- English Baroque Drawings: architecture, sculpture and garden design
The plan has been trimmed at the top, as the watermark is at the edge of the sheet, and the lines of the two flanking roads are cut off. It was also trimmed at the bottom, although not by much, as the ends of the two of the walls are just on the edge of the sheet. The design at this northern end does not appear to acknowledge the river front, and the necessity for a new embankment wall. Three entrances are envisaged on the west and east sides: at the centre of the base wing of King Charles II Building (marked C and A), at the centre of the middle range (marked F on the court side), and at the centre of the southern base range (marked I). This upper entrance nearly aligns with Turnpin lane on the south boundary of the granted site. The block marked L has a niche drawn in graphite around its west end, presumably for a hall dais. The plan of the King Charles Building is marked in graphite with additional chimney breasts along its spine wall, and with partition walls on the west side of the spine wall of its base wing. The four base wings at the north and south ends are conceived as long, open wards, heated by corner chimney pieces. They would have offered accommodation of a lower status than that in the principal wards of the main building. The end pavilions are narrower than those shown on the two perspective views and in the revised elevation at [2/4].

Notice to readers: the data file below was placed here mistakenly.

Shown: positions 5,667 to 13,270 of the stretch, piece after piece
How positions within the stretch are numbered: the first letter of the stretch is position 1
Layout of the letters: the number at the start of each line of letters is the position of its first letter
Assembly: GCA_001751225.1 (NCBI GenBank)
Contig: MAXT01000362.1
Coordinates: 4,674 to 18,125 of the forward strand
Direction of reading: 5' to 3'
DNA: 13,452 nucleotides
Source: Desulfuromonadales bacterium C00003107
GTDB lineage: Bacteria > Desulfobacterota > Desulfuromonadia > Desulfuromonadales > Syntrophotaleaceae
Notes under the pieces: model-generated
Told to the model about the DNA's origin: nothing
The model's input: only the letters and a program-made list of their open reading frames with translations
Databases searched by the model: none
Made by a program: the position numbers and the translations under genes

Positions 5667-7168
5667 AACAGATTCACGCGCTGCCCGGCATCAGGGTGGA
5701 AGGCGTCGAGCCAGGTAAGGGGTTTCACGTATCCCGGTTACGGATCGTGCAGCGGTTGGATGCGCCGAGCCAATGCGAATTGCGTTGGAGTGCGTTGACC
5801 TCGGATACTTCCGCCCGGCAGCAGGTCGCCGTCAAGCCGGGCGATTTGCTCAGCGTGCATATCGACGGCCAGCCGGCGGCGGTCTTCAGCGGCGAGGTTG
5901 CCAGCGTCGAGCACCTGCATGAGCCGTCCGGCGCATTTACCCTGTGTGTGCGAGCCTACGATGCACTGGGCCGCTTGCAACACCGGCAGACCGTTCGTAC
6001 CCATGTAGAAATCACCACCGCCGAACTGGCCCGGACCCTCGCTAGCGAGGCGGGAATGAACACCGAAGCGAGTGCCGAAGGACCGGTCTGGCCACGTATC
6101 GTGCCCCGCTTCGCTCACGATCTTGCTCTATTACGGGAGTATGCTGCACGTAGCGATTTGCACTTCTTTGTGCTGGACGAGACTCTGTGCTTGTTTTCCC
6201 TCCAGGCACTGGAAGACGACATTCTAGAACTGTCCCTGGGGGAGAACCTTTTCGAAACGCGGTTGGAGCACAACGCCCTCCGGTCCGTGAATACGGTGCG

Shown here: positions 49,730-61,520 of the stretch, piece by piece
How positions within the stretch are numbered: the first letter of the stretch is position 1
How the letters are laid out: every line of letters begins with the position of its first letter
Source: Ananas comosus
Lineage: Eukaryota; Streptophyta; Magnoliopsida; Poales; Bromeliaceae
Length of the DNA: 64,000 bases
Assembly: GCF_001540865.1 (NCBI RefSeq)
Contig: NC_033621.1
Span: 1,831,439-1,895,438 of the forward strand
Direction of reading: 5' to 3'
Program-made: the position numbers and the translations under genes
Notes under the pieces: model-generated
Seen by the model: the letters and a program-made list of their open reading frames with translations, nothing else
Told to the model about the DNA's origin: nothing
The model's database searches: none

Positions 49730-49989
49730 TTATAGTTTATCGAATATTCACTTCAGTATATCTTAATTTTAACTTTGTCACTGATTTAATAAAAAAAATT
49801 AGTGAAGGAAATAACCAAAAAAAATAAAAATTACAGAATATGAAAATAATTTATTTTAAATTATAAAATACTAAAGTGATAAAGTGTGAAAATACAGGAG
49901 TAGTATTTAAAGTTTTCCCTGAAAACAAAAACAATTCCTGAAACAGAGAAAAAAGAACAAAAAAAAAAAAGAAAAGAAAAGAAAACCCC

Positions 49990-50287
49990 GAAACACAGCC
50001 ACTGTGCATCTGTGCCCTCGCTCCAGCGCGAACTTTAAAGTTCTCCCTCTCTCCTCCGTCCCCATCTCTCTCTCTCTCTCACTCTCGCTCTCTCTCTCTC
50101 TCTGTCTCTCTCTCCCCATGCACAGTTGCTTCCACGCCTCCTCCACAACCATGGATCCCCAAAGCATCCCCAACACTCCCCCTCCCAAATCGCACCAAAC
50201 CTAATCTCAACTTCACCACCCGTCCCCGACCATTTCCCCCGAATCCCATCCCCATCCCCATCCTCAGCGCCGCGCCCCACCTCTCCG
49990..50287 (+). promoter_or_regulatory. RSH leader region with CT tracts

Sir John Soane's collection includes some 30,000 architectural, design and topographical drawings which is a very important resource for scholars worldwide. His was the first architect’s collection to attempt to preserve the best in design for the architectural profession in the future, and it did so by assembling as exemplars surviving drawings by great Renaissance masters and by the leading architects in Britain in the 17th and 18th centuries and his near contemporaries such as Sir William Chambers, Robert Adam and George Dance the Younger. These drawings sit side by side with 9,000 drawings in Soane’s own hand or those of the pupils in his office, covering his early work as a student, his time in Italy and the drawings produced in the course of his architectural practice from 1780 until the 1830s.
Browse (via the vertical menu to the left) and search results for Drawings include a mixture of Concise catalogue records – drawn from an outline list of the collection – and fuller records where drawings have been catalogued in more detail (an ongoing process).